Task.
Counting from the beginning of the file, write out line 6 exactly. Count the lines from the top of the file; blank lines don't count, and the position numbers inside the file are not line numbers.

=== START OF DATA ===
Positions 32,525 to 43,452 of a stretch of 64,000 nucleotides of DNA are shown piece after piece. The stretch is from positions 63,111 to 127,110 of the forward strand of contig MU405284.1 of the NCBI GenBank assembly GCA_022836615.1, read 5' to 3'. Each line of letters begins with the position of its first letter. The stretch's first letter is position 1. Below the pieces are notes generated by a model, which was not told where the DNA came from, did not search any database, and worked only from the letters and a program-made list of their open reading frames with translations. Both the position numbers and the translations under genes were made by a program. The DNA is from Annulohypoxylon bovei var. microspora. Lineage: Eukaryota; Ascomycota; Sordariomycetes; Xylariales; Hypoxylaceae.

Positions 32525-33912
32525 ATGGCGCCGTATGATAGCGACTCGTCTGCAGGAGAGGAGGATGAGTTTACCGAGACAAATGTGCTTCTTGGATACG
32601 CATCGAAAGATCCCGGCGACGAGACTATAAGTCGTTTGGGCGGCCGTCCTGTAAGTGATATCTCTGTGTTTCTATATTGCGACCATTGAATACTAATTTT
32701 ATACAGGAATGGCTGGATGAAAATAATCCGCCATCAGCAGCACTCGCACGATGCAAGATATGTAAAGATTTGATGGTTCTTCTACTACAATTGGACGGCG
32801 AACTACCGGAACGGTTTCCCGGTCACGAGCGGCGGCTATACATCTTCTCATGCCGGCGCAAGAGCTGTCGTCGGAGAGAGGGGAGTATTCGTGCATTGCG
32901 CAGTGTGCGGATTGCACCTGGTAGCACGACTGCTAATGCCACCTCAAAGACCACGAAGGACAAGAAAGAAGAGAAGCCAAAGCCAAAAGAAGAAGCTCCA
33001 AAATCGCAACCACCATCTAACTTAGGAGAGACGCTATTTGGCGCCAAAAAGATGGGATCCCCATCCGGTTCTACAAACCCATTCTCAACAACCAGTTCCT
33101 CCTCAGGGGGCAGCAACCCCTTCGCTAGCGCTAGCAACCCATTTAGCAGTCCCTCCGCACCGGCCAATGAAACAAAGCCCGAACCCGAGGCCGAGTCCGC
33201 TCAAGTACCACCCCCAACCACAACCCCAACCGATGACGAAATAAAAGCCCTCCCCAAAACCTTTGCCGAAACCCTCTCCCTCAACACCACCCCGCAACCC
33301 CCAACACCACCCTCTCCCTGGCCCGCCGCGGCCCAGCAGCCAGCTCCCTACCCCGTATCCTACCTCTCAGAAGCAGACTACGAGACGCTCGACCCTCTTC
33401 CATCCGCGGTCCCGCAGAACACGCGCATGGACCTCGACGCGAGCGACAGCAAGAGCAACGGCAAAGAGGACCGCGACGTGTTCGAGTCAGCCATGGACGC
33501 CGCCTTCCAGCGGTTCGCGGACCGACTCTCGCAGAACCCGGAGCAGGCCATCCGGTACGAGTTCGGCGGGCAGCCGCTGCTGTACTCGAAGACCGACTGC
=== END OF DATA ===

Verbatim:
32801 AACTACCGGAACGGTTTCCCGGTCACGAGCGGCGGCTATACATCTTCTCATGCCGGCGCAAGAGCTGTCGTCGGAGAGAGGGGAGTATTCGTGCATTGCG